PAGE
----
Emergency Medical Technology
Certificate of Specialization (CS)
Offered through Health Sciences
@ Florissant Valley | Forest Park | Wildwood | South County Education Center
Emergency Medical Technicians (EMTs) care for the sick and injured. EMTs are skilled in patient assessment and recognition of diagnostic signs and symptoms of major injuries and illnesses. They also know how to use ambulance, rescue vehicle and hospital emergency room equipment.
The recommended academic plan blends general education requirements with options for areas of concentration to ensure students get the most out of their certificate or degree.
A Career with Variety
The successful EMT should be able to work as a team and with others; possess manual dexterity and physical coordination; be able to give and receive written and verbal directions; and have good vision for examining patients. In addition, the EMT must be prepared for considerable kneeling, bending and heavy lifting of patients. Working conditions may be stressful, involving life or death situations and suffering patients.
EMTs are employed by private and public ambulance services, fire and police departments, hospitals, rescue squad operations and other emergency medical services.
About the Program
Students who are just starting out in the EMT profession should consider earning the Certificate of Specialization, which is required for entry-level EMT professions.
Upon completion of the program, graduates will be prepared to perform basic life support and some advanced procedures in emergency situations. Prior to entering the program, students must have a current American Heart Association Basic Life Support Provider CPR Card. Graduates of the emergency medical technology program are eligible to sit for state and national licensing board exams.
Opportunities in the Field
According to the U.S. Department of Labor, the need for EMTs is expected to grow by 15 percent by 2026, much faster than the average for all occupations. This growth is attributed to population increases, urbanization and the increasing emergency needs of the aging Baby Boomer population.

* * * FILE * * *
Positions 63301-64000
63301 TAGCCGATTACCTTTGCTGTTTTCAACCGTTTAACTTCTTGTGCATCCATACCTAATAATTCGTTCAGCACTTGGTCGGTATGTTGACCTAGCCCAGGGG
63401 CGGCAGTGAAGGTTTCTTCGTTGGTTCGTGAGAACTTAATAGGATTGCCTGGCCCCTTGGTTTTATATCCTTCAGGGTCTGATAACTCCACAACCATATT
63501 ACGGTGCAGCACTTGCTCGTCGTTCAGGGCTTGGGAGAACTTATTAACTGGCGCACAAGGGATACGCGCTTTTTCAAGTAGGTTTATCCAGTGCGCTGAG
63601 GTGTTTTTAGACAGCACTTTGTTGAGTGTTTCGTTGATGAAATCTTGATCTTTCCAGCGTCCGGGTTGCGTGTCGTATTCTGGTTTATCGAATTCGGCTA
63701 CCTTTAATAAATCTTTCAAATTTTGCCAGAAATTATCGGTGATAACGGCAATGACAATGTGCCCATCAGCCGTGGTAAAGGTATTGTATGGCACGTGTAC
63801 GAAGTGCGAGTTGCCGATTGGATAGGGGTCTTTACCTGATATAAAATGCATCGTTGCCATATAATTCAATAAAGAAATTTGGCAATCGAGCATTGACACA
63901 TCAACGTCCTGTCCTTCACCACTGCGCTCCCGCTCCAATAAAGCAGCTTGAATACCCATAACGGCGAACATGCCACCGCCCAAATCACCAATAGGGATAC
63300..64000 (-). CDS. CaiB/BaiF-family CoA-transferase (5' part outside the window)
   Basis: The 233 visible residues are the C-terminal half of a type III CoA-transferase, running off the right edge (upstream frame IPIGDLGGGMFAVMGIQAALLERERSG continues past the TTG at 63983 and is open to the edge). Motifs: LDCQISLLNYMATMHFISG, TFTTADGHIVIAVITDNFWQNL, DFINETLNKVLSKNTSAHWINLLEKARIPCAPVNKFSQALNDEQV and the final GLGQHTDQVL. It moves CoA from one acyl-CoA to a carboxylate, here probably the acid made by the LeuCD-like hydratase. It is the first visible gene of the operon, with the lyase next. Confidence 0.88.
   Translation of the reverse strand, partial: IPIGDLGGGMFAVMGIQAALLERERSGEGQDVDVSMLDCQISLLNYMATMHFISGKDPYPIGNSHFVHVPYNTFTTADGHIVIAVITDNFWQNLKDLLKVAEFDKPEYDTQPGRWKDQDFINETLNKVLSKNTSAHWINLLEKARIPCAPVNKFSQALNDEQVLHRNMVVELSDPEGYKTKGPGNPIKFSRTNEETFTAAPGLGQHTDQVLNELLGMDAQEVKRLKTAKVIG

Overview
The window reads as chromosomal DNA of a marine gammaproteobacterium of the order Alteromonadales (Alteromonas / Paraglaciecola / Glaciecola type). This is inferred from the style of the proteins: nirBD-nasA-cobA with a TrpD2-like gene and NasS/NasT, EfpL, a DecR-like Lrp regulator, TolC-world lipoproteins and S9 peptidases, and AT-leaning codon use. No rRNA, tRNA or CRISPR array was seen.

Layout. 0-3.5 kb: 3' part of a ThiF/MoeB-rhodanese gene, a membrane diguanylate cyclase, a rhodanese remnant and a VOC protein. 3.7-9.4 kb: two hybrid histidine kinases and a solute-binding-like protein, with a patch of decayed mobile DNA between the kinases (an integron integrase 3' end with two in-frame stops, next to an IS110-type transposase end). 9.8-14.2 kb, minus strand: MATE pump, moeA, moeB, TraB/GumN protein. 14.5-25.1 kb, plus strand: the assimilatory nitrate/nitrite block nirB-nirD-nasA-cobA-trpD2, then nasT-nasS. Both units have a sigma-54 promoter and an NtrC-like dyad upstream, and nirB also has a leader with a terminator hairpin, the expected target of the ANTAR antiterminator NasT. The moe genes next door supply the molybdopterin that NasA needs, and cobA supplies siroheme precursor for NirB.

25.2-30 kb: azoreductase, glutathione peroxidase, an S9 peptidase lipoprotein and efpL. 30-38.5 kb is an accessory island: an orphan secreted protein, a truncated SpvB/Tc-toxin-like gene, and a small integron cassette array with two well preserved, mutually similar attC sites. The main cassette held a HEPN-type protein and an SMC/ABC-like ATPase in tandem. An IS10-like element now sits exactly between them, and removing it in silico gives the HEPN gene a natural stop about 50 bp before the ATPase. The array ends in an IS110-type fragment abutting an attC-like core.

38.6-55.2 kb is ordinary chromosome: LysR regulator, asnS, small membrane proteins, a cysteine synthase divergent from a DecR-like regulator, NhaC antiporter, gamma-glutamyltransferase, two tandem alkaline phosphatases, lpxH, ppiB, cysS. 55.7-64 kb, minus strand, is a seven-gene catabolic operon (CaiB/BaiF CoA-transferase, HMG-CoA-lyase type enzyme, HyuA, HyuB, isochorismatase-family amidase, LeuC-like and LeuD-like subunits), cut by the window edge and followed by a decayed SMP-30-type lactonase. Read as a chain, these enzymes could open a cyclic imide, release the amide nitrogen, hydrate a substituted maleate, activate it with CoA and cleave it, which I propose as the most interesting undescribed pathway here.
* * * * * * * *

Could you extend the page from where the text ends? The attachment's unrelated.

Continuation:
Some EMTs become paramedics, instructors, dispatchers or physician assistants; others move into sales or marketing of emergency medical equipment. A number of people become EMTs to test their interest in health care before training as registered nurses, physicians or other healthcare workers.
EMT salaries vary with the specialty, type of employer and years of experience. According to the Bureau of Labor Statistics, the median salary of EMS workers was $34,320 per year in 2018. The lowest ten percent earned less than $22,760, and the top 10 percent earned more than $58,640.
The gainful employment regulation requires nondegree programs at community colleges to meet minimum thresholds with respect to the debt-to-income rates of their graduates. You can view the information for this program here as reported to the Department of Education.
Cost of Attendance
For more information on cost of attendance visit MoSCORES.
Program Career and Salary Information
Pursuant to Missouri HB 1606 (2018), information regarding the number of credit hours, program length, employment rate, wage data, and graduates employed in careers related to their program of study at St. Louis Community College can be found at https://scorecard.mo.gov/scorecard/. Search using School / Program “St. Louis Community College” and choose the degree or credential type of interest.
The following limitations to the data apply - Information provided is based on the most recent cohorts available. Typically, most recent cohorts for wage and completion data are six years prior to the current academic year. Time to complete a program of study varies depending on the number of credit hours students earn per semester.